The judge’s lawyer argued the case is moot because the parents are requesting that the court prohibit their attendance at a hearing whose date already has passed.

Further, he contended, the parents “have no personal interest in what documents are used, how respondent conducts himself and the reasons why other parents are requested to appear in all other Truancy Court matters.”

Carter office has declined to respond to a WND request for comment.

‘Exactly like an official court document’

HSLDA responded immediately to the judge’s claims, contesting “the judge’s characterization of his ‘truancy court’ as being voluntary, and demonstrate[d] why the case is not moot simply because the day of the hearing as ‘come and gone.'”

“Judge Carter argues that the Supreme Court may not consider anything beyond the ‘Notice to Appear.’ But he urges the Supreme Court to believe that ‘[i]n Douglas County the Truancy Court is an informal and voluntary diversionary program.’ Yet the ‘Notice to Appear,’ which he urges the Supreme Court to focus on, does not use the words ‘informal,’ ‘voluntary,’ ‘diversionary,’ or ‘program.’

“Rather, the ‘Notice to Appear,’ which looks exactly like an official court document, unequivocally commands the Swearengins’ presence in ‘Truancy Court.’ And it baldly asserts that ‘[a]ttendance is mandatory and failure to comply can result in the Judge Ordering the Juvenile Office to file a petition’ to take children into custody,” he explained.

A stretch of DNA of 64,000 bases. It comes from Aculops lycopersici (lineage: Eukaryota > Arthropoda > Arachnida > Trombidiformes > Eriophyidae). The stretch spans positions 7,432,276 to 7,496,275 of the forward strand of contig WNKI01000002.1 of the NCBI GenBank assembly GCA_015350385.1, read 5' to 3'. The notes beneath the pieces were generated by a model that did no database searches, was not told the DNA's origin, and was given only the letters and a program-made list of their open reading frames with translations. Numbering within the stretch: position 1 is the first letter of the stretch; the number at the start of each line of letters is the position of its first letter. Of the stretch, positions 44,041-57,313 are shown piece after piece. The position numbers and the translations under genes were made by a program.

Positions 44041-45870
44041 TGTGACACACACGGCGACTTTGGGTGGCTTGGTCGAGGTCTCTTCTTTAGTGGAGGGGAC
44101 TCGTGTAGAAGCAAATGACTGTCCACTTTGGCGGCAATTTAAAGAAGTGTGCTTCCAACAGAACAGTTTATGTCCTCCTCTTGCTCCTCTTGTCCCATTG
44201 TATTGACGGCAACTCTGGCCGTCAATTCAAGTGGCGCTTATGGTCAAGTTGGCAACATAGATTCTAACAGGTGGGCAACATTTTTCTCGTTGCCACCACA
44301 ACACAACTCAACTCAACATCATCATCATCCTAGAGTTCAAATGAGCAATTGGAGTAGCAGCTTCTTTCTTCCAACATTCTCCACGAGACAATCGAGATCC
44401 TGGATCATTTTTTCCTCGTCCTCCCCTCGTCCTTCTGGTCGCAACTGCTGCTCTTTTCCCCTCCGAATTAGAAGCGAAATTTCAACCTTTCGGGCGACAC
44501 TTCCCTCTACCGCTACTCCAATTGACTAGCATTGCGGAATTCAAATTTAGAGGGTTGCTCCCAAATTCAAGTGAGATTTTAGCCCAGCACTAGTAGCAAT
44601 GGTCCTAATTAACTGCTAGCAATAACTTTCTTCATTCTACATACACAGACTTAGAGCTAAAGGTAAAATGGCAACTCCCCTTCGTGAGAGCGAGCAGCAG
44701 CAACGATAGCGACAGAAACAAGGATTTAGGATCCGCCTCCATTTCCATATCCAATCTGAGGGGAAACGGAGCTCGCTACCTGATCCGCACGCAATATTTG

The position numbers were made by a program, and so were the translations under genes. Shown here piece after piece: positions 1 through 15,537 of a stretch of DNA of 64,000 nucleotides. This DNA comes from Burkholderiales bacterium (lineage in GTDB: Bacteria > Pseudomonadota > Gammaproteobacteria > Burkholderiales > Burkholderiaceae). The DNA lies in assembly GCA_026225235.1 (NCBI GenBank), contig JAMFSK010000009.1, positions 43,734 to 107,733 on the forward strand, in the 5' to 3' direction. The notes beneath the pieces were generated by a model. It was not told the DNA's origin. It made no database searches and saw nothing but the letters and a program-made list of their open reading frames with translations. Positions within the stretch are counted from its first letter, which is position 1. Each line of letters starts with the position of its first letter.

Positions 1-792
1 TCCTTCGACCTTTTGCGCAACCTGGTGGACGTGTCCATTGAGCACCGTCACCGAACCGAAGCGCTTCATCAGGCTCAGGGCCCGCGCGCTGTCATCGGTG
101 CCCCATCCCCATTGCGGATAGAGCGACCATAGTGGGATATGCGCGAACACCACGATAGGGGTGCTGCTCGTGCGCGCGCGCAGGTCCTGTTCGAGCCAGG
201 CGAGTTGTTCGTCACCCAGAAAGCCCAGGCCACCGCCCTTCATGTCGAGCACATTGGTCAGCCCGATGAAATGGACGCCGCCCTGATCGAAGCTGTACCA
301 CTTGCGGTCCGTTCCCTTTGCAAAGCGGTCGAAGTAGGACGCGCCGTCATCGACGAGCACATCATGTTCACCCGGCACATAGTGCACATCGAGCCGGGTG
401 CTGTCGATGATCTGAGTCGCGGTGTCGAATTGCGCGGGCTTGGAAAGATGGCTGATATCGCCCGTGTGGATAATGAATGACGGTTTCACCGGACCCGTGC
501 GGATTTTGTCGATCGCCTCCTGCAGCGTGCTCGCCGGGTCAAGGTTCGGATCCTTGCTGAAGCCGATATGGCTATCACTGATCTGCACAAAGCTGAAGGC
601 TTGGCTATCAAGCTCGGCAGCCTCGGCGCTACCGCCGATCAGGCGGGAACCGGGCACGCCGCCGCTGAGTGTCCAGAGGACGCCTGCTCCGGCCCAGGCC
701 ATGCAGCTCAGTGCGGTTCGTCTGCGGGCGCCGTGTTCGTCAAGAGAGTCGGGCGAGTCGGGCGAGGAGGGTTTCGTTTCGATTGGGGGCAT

HSLDA said Carter “also attempts to distance himself from the creation and operation of the ‘Truancy Court.'”

“But after the Court of Appeals had already denied our petition, he candidly engaged in a private discussion on Facebook on April 1, 2016, and consented to the conversation being posted on a local homeschool group’s Facebook page.”

In the post, Mason pointed out, Carter said, “Truancy Court is a ‘real’ court” and boasted he had “set up one of the only Truancy Courts in a rural area in the United States.”

Mason noted: “Remember, he said this after one court had denied our petition and before the Supreme Court had ordered him to respond.”

Mason also pointed out that Carter cited the plan for the parents to be in his court as an “appearance” and called the document sent to them a “summons.”

The judge had said, “The parents were just sent a summons to come to court to explain.”

Carter also called issue of the parents and their children’s schooling a “case.”

“And of great concern to homeschooling families is that Judge Carter apparently believes that starting ‘cases’ in ‘truancy court’ and ‘summoning’ homeschoolers gives him the authority to require the production of records. He said, ‘This is really on the attorney who filed this. He should have actually investigated the case. In all actuality, I’m probably the best friend a homeschooling parent has. If a parent shows up with the records showing their kid is being educated, I can end everything right there, and the parents can go on homeschooling like they had been,'” Mason said.

‘No such statutory court exists’

The HSLDA brief told the Supreme Court: “A circuit court judge has created what he believes to be a ‘real court.’ He has directed his juvenile officer to ‘summon’ parents and children to this real court to decide their ‘case.’ When this court phoned the respondent just before relators were scheduled to appear, he ‘continued’ the matter.

“But no such statutory court exists. Respondent has no jurisdiction to either create a new court or command a parent’s presence before it. No appeal is possible.”